Freedom is a challenge to say yes to God, Pope Francis tells Romanian families

shutterstock 1412676713 Flag of Vatican City on display in front of the Palace of Parliament in Bucharest, during Pope Francis 2019 visit in Romania. Via Shutterstock

At a Marian meeting with young people and families in Romania Saturday, Pope Francis emphasized the importance of personal vocation, authentic human relationships, and the freedom given to each person to serve the other.

"The Lord gives us a vocation, a challenge to discover the talents and abilities we possess and to put them at the service of others," the pope said June 1 in the square before the Palace of Culture in Iaşi.

"He asks us to use our freedom as a freedom to choose, to say yes to a loving plan, to a face, to a look. This is a much greater freedom than simply being able to consume and buy things. It is a vocation that sets us in motion, makes us fill in trenches and open up new avenues to remind us all that we are children and brothers and sisters to one another."

Francis' speech was preceded by an introduction from Bishop Petru Gherghel of Iaşi, and the testimony of a number of Romanian families.

The pope noted the variety of peoples and languages in Romania, and said that "the Holy Spirit has called us here and he helps us discover the beauty of being together, of being able to meet to journey together."

At Pentecost "the Spirit embraces our differences and gives us the strength to open up paths of hope by bringing out the best in each person," and he said this task of "journeying together" is not an easy one.

He emphasized the importance of rootedness in family: "It is the same dream, the same advice that Saint Paul gave to Timothy: to keep alive the faith of his mother and grandmother. As you continue to grow in every way … do not forget the most beautiful and worthwhile lesson you learned at home."

"When you grow up, do not forget your mother and your grandmother, and the simple but robust faith that gave them the strength and tenacity to keep going and not to give up," Pope Francis said. "It is a reason for you to give thanks and to ask for the generosity, courage and selflessness of a 'home-grown' faith that is unobtrusive, yet slowly but surely builds up the Kingdom of God."

Faith is not a tradeable commodity, but "gift that keeps alive a profound and beautiful certainty: that we are God's beloved children. God loves with a Father's love. Every life, and every one of us, belongs to him," he recalled.

"The Evil one divides, scatters, separates; he sows discord and distrust. He wants us to live 'detached' from others and from ourselves. The Spirit, on the contrary, reminds us that we are not anonymous, abstract, faceless beings, without history or identity. We are not meant to be empty or superficial," the pope said.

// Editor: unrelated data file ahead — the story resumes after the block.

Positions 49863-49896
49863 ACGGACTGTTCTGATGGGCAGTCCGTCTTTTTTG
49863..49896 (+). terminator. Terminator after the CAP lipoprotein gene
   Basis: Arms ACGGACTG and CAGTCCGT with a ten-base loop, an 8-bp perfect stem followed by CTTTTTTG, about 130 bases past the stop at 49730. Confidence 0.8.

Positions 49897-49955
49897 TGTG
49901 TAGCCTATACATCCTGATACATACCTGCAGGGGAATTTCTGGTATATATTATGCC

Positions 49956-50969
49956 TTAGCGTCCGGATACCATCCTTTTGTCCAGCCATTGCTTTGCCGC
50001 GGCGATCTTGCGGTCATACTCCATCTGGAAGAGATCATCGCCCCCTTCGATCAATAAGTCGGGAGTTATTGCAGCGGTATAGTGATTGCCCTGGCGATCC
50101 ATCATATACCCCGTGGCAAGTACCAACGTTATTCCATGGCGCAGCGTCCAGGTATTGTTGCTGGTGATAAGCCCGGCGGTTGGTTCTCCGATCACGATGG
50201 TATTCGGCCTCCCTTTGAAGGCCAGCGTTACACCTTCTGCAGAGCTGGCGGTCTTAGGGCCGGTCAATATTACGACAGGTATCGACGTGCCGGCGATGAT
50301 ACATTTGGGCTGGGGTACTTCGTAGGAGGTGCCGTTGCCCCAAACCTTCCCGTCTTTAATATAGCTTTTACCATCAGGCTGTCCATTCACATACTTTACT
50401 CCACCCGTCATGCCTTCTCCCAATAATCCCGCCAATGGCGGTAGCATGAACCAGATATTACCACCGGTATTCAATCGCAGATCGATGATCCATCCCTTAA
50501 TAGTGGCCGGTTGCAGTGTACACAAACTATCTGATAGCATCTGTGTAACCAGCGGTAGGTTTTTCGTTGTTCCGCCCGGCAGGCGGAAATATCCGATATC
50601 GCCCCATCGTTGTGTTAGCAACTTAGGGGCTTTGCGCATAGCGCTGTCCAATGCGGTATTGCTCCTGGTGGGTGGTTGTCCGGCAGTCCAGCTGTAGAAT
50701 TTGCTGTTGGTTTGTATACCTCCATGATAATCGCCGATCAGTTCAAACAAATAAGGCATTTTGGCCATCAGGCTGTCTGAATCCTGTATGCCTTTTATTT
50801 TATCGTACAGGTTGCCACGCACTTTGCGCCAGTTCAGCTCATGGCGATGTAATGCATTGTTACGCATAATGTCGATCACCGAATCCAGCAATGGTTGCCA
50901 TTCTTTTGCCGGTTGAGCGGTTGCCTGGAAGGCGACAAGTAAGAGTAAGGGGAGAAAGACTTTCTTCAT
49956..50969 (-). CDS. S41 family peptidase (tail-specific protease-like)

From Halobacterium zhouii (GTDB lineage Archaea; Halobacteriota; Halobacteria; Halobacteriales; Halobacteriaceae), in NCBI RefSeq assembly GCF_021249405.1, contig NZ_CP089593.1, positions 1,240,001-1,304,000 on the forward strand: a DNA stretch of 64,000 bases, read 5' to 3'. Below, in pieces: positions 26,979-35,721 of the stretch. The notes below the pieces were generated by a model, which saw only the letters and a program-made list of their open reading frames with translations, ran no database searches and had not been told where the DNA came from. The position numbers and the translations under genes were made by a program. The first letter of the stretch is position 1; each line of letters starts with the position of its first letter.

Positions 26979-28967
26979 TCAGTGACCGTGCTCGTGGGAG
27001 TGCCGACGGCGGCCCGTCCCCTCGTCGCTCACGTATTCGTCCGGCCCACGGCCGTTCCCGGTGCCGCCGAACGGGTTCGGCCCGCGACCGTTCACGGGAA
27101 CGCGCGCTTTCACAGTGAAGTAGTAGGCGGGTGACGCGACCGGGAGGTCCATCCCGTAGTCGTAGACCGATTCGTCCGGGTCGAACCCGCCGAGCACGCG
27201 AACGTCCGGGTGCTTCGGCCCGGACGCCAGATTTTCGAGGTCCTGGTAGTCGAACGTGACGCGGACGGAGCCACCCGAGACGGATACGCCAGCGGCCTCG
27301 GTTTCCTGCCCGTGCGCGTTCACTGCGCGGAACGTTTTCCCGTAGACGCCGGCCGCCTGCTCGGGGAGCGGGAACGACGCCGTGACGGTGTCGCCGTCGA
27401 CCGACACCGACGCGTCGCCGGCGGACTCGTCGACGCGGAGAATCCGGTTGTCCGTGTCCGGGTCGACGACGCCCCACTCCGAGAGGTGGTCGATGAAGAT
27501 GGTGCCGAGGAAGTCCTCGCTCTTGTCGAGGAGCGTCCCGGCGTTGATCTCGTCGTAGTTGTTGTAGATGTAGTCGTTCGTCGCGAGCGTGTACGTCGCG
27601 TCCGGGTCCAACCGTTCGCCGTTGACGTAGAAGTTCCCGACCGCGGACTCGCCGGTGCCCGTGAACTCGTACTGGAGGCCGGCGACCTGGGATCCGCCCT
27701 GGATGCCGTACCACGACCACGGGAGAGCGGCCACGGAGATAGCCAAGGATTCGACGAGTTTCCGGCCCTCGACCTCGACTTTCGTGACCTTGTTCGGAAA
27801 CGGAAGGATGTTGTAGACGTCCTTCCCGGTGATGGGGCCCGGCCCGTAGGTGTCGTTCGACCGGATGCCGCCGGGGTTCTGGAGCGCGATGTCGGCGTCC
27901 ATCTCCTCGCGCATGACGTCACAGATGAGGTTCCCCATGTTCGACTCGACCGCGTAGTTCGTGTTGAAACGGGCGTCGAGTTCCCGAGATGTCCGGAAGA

Francis stated that the "very strong spiritual network that unites us", connects and sustains us, "its roots: the realization that we belong to one another, that each of our lives is anchored in the lives of others."

We flourish in love "because love draws us out of ourselves and invites us to take root in the lives of others," he said.

The pope quoted from Romania's national poet, Mihai Eminescu, and referred to a story told about the monk Galaction Ilie of Sihăstria Monastery, a prominent institution of Romanian Orthodoxy, to illustrate that "when there is no more Christian love and understanding between brothers and sisters, relatives, Christians and between peoples … when persons lose all their love, then it will truly be the end of the world. Because without love and without God, no one can live on the earth!"

Reiterating the importance of journeying together, Francis said: "Life begins to wilt and droop, our hearts stop beating and wither, the elderly no longer dream and young people no longer prophesy when pathways between neighbours disappear."

While there are many "challenges that can discourage us and make us close in on ourselves … that cannot make us forget that faith itself offers us the greatest challenge of all: a challenge that, far from enclosing or isolating us, can bring out the best in us all," Francis said.

"The Lord is the first to challenge us. He tells us that the worst comes when there are no more paths between neighbors, when we see more trenches than roads. The Lord is the one who gives us a song more powerful than all the siren songs that would paralyze us on our journey. And he always does it the same way: by singing a more beautiful and challenging song."

The pope concluded focusing on the importance of "allowing faith to grow."

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"As I mentioned to you at the beginning: faith is not transmitted only by words, but also by gestures, looks and caresses, like those of our mothers and grandmothers; with the flavour of those things we learned at home in a straightforward and simple way."

Mary, he said, "is a Mother who encourages her children's dreams, who cherishes their hopes, who brings joy to their homes. She is a tender and true Mother who cares for us. You are that living, flourishing and hope-filled community that we can offer to our Mother. To her let us consecrate the future of young people, families and the Church."

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